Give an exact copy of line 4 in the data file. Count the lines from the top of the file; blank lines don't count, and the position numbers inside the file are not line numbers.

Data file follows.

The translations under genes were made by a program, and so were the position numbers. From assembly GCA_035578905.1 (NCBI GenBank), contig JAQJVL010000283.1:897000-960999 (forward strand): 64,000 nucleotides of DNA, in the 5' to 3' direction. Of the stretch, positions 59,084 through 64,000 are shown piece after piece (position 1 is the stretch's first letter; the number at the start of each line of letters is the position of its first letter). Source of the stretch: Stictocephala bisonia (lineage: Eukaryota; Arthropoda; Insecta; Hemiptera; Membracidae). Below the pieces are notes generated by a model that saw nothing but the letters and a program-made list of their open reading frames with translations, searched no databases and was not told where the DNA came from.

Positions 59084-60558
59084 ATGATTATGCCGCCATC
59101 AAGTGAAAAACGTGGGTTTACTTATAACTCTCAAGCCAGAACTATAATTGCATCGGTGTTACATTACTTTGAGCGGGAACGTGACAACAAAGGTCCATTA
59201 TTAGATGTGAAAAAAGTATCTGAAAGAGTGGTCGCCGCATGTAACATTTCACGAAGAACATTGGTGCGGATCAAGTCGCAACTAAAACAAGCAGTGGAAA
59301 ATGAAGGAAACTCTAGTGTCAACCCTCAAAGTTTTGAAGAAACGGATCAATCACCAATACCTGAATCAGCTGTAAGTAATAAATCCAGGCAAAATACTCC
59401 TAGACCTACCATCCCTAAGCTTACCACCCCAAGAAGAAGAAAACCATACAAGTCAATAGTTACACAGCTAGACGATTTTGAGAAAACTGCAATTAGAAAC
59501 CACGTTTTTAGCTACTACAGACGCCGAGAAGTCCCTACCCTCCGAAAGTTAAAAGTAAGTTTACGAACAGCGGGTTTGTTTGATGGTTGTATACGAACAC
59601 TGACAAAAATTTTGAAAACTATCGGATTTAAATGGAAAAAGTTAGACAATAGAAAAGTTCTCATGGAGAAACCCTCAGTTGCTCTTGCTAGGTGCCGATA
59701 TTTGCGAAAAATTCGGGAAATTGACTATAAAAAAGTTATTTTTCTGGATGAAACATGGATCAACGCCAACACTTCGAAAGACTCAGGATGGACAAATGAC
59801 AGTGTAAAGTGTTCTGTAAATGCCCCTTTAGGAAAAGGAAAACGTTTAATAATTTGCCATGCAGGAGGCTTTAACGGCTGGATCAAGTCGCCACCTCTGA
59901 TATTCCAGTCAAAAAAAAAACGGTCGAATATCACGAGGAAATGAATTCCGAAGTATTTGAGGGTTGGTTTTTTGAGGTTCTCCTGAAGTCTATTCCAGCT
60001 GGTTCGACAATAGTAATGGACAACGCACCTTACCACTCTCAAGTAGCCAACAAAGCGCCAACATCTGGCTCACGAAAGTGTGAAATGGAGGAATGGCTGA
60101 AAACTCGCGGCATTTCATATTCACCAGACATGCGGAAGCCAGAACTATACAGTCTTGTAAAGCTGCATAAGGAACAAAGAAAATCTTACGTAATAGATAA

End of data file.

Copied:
59101 AAGTGAAAAACGTGGGTTTACTTATAACTCTCAAGCCAGAACTATAATTGCATCGGTGTTACATTACTTTGAGCGGGAACGTGACAACAAAGGTCCATTA